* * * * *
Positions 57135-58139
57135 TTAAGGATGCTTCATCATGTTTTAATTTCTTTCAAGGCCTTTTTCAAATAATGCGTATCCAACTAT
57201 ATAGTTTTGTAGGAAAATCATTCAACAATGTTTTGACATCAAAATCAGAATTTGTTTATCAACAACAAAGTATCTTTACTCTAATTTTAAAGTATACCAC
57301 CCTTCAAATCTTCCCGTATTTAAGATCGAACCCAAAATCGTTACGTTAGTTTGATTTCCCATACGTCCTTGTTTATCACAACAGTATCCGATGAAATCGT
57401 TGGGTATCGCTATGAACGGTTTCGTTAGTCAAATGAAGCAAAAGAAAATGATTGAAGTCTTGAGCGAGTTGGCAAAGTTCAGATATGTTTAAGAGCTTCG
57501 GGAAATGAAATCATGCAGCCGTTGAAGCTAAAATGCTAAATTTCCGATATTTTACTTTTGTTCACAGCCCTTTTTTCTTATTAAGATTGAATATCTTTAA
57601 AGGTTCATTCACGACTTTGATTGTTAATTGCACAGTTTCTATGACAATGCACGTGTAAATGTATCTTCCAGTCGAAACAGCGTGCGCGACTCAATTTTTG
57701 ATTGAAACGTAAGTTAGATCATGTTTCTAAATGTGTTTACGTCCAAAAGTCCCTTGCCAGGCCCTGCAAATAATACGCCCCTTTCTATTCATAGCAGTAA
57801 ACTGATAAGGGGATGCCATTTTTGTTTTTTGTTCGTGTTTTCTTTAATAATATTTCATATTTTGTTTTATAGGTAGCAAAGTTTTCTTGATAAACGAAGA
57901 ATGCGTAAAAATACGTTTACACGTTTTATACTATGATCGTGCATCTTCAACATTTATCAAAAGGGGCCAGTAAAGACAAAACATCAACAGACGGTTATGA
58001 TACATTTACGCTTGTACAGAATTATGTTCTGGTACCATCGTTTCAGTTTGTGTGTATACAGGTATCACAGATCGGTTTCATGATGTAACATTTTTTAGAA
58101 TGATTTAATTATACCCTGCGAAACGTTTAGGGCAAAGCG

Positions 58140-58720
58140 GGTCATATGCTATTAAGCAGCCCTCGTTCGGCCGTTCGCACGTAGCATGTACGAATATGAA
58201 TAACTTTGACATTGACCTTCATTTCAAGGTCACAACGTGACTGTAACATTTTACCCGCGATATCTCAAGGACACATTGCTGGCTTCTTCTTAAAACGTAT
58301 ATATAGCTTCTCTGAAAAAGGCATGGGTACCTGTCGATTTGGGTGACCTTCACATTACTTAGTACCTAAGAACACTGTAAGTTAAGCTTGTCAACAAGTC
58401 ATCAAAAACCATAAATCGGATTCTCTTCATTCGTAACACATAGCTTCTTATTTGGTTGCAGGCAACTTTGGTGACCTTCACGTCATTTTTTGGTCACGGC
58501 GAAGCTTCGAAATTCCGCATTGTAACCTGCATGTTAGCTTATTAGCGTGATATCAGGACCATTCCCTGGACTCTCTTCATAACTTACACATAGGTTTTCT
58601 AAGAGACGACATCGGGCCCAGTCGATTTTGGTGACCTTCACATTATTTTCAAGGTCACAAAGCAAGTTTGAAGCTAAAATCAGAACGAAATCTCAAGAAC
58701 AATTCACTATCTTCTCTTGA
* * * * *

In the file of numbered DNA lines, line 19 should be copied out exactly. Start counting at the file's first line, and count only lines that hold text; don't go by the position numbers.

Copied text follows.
58601 AAGAGACGACATCGGGCCCAGTCGATTTTGGTGACCTTCACATTATTTTCAAGGTCACAAAGCAAGTTTGAAGCTAAAATCAGAACGAAATCTCAAGAAC